For example, engagement in the biosimilars space enables Amgen to work with antibodies and mechanisms of action across a wide range of innovative applications. These capabilities and the learnings we take from them allow us to grapple with the challenges involved in establishing biosimilarity. Moreover, in this line of business, efficiencies such as cost containment, matter considerably – and these can often be readily reapplied across the broader portfolio.

In terms of mitigating potential conflicts of interest, Amgen firmly believes in fair competition. If we are careful to uphold that principle at all times, then there is little discordance between our different business lines from a philosophical standpoint.  


Since launching last year, your oncology biosimilars KANJINTI™ and MVASI™ have been able to establish a very strong foothold in the US market. What has been the secret of their success?

Amgen is renowned for its excellence when it comes to quality, consistency and reliability. Considering the rather demanding external operating environment in the US and, in particular, the market’s insistence on exceptional standards at all times, whether that be in navigating the regulatory process or in carving out a niche within the IP landscape, the fact that we never compromise on quality has definitely been a contributing factor to our successes to date.

Moreover, our previous experience in managing an innovative business and competing against biosimilars has fostered Amgen’s understanding of commercialising these types of drugs. Managing both product lines as one company is what sets us apart and ultimately gives us an edge over our competition.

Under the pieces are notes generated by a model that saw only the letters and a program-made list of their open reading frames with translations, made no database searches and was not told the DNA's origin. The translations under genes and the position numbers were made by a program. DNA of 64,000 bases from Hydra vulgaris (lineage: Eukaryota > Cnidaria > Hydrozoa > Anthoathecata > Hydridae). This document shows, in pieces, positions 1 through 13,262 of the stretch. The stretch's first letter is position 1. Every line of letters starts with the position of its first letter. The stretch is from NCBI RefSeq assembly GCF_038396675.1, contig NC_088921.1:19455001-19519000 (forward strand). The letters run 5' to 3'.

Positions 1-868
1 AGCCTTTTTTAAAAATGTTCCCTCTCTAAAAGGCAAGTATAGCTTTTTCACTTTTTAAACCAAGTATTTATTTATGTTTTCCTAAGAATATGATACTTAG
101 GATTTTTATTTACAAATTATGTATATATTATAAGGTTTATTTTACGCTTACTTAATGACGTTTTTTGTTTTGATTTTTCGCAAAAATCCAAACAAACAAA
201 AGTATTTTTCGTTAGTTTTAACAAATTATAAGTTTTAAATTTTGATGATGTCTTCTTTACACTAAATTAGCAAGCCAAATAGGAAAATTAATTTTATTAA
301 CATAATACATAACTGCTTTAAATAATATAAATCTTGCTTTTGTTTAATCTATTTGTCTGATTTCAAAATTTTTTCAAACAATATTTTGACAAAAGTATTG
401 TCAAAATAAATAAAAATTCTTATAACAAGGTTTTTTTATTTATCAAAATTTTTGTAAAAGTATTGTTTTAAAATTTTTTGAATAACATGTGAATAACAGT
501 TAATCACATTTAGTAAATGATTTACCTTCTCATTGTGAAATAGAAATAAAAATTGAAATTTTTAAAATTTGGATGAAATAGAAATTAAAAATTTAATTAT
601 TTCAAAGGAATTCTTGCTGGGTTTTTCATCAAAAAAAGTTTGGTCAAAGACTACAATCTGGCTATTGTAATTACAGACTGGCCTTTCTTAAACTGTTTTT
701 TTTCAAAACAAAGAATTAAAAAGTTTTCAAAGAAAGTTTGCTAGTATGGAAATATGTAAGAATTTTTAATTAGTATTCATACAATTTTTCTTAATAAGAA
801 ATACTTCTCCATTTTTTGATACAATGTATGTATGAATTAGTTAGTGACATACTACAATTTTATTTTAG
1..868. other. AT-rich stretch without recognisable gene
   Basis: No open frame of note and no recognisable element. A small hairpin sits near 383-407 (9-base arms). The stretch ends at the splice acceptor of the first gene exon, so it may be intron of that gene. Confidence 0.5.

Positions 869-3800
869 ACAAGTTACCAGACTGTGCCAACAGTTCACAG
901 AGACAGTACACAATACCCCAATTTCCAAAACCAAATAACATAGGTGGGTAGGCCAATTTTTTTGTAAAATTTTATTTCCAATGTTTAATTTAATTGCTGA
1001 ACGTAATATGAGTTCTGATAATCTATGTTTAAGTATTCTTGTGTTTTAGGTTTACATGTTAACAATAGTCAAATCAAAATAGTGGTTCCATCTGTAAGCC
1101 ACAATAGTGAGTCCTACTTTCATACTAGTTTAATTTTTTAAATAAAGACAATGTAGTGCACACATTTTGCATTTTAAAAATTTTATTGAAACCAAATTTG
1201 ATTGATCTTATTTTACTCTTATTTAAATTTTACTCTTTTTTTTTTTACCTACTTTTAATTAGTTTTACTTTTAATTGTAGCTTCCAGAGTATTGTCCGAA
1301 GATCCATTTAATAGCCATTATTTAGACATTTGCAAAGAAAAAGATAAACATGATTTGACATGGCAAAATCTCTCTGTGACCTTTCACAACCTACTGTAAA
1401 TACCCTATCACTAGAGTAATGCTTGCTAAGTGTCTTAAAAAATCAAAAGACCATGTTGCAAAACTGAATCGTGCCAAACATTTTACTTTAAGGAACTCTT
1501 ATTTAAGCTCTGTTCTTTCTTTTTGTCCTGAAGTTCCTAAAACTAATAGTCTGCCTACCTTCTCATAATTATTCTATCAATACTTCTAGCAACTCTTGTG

In July 2020, we launched AVSOLA, a biosimilar infliximab. The nature of this product is consistent with our two existing oncology products, so we have been able to leverage the learning from those previous launch experiences for the roll out of AVSOLA


Many would argue that the US biosimilars market has underperformed, looking at the gap between approvals and commercialisation and the fact that the nine percent cost savings projected a decade ago by the Congressional Budget Office have not materialised. Do you agree?

We now have a year of direct involvement in this market since commercialising our first product. So far, our experience has been positive and does not align with that perspective. In terms of regulation, the number of products that have been registered in the USA is greater than in Europe after a similar period of time, so products are now coming to the market.

One key question is how we define what success for biosimilars looks like in the USA. We do not believe that using the generics market as a reference is suitable, given the production costs involved for biosimilars and the high standards demanded.  A biosimilar generally takes five times longer and can cost upwards of 25 time more to develop than a generic.  When these are taken into account, the market behaves differently to generics. 

Nonetheless, we do expect biosimilars to perform better than we have seen in earlier launches. Our launches to this point have been strong and we have established a 30 percent market share with our two oncology products. That for me is a balanced and successful start on this journey.

Looking at what the future holds, novel innovation is the core of pharmaceuticals and brings value to patients as well as the ecosystem. However, biosimilars create a balance. The system needs to be able to allocate resources effectively to sustainably fund that innovation. As that need for sustainability becomes a more pressing issue in the USA, appreciation for alternatives such as biosimilars will grow.